Fiber Lowers Blood Sugar: Improves Glucose Levels
In a study that offers hope for people with Type 2 diabetes, Rutgers University researchers have shown that a diet high in diverse fibers promotes the growth of certain gut bacteria, leading to improved blood glucose control, increased insulin production and improved average blood glucose (A1C) levels. In the six-year study published in Science, 27 diabetes patients in China were fed a diet of whole grains, Traditional Chinese Medicinal foods and prebiotics for up to 86 days, while a group of 16 similar patients ate a similar diet with less fiber. All took the diabetes drug acarbose, which helps turn starch into fiber.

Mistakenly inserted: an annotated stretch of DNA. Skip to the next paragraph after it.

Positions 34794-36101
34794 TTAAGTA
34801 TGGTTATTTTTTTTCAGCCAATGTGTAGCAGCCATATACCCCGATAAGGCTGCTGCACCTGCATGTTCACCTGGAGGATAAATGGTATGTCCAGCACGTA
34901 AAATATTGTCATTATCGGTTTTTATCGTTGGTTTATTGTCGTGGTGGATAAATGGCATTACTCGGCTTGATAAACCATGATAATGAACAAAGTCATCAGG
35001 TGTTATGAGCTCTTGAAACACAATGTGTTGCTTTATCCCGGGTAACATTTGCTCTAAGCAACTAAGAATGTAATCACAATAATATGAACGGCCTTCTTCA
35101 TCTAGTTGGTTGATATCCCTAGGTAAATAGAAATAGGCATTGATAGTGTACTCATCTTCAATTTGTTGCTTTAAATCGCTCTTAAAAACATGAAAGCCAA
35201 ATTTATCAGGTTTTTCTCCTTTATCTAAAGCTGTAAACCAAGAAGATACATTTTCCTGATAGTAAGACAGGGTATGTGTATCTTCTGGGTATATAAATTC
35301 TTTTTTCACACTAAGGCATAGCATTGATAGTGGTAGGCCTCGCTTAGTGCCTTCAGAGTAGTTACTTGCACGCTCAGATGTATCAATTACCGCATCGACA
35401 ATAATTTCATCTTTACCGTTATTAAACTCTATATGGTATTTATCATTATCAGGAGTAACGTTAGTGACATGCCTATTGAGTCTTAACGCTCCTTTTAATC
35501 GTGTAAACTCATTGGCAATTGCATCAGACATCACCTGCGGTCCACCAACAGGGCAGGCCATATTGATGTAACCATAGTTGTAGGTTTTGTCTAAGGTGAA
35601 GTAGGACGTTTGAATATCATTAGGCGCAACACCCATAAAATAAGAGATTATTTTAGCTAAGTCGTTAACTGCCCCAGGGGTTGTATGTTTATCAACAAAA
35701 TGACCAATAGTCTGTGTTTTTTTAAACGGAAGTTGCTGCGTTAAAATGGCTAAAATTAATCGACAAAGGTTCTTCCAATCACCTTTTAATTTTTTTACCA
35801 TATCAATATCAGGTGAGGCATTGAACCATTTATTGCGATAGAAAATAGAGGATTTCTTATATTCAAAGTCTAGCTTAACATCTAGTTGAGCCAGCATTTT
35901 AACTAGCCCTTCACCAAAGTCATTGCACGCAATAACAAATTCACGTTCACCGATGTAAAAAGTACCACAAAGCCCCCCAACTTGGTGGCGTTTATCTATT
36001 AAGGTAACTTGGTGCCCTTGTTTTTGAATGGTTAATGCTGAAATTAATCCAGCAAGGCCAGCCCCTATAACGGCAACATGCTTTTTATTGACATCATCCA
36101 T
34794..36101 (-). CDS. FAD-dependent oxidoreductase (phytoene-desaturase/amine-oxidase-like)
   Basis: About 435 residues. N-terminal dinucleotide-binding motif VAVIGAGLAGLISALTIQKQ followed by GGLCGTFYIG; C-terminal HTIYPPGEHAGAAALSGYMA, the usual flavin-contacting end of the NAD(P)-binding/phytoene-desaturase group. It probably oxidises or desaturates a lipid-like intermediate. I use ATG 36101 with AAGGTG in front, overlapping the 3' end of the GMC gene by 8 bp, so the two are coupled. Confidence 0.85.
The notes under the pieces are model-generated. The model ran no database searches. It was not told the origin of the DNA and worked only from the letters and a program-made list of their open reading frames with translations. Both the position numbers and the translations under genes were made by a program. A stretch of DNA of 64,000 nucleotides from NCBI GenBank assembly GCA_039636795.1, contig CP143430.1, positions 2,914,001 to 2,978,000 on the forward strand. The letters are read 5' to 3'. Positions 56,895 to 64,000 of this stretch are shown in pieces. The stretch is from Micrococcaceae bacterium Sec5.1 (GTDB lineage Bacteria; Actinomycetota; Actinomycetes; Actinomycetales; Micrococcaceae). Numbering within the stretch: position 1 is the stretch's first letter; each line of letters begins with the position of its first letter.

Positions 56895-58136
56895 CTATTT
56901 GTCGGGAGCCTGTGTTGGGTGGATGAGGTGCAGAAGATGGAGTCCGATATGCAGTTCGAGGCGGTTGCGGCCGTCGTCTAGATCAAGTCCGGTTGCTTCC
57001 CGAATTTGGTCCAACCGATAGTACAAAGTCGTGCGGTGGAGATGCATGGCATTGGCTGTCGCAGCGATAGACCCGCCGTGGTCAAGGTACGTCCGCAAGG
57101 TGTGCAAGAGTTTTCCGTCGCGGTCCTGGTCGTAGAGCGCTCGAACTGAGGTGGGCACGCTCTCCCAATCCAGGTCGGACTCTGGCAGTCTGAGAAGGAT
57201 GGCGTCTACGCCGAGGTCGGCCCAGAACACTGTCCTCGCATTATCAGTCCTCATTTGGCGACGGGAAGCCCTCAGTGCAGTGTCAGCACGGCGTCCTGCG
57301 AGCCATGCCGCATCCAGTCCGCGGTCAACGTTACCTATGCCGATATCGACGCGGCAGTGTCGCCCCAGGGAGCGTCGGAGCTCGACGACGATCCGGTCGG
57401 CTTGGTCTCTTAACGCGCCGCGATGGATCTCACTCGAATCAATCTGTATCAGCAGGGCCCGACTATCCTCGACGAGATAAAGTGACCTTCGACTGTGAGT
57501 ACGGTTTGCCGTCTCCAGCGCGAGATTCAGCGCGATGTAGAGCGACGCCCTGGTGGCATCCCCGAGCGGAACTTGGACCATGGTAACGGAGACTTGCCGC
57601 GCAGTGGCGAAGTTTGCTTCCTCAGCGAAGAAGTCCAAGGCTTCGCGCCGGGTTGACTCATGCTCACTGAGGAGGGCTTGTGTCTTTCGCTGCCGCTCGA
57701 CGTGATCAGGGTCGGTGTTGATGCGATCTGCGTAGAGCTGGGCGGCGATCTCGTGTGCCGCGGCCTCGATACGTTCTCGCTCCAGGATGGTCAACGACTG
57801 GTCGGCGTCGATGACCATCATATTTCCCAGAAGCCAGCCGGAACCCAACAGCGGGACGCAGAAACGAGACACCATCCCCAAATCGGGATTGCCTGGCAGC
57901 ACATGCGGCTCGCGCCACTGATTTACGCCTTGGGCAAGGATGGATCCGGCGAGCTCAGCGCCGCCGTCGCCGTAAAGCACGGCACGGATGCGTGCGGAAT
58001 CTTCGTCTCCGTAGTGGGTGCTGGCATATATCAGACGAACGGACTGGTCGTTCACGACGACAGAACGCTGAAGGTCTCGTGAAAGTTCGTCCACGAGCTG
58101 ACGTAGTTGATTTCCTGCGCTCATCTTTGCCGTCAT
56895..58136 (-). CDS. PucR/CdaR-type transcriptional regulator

By the study’s end, 89 percent of those on the high-fiber diet and 50 percent of the lower-fiber diet group reached blood sugar levels in the normal range. Researchers theorized that the fiber increased numbers of the specific bacteria that break down carbohydrates, producing short-chain fatty acids that nourished gut-lining cells, reduced inflammation and helped control appetite. A shortage of short-chain fatty acids has been associated with Type 2 diabetes and other diseases.
This article appears in the August 2018 issue of Natural Awakenings.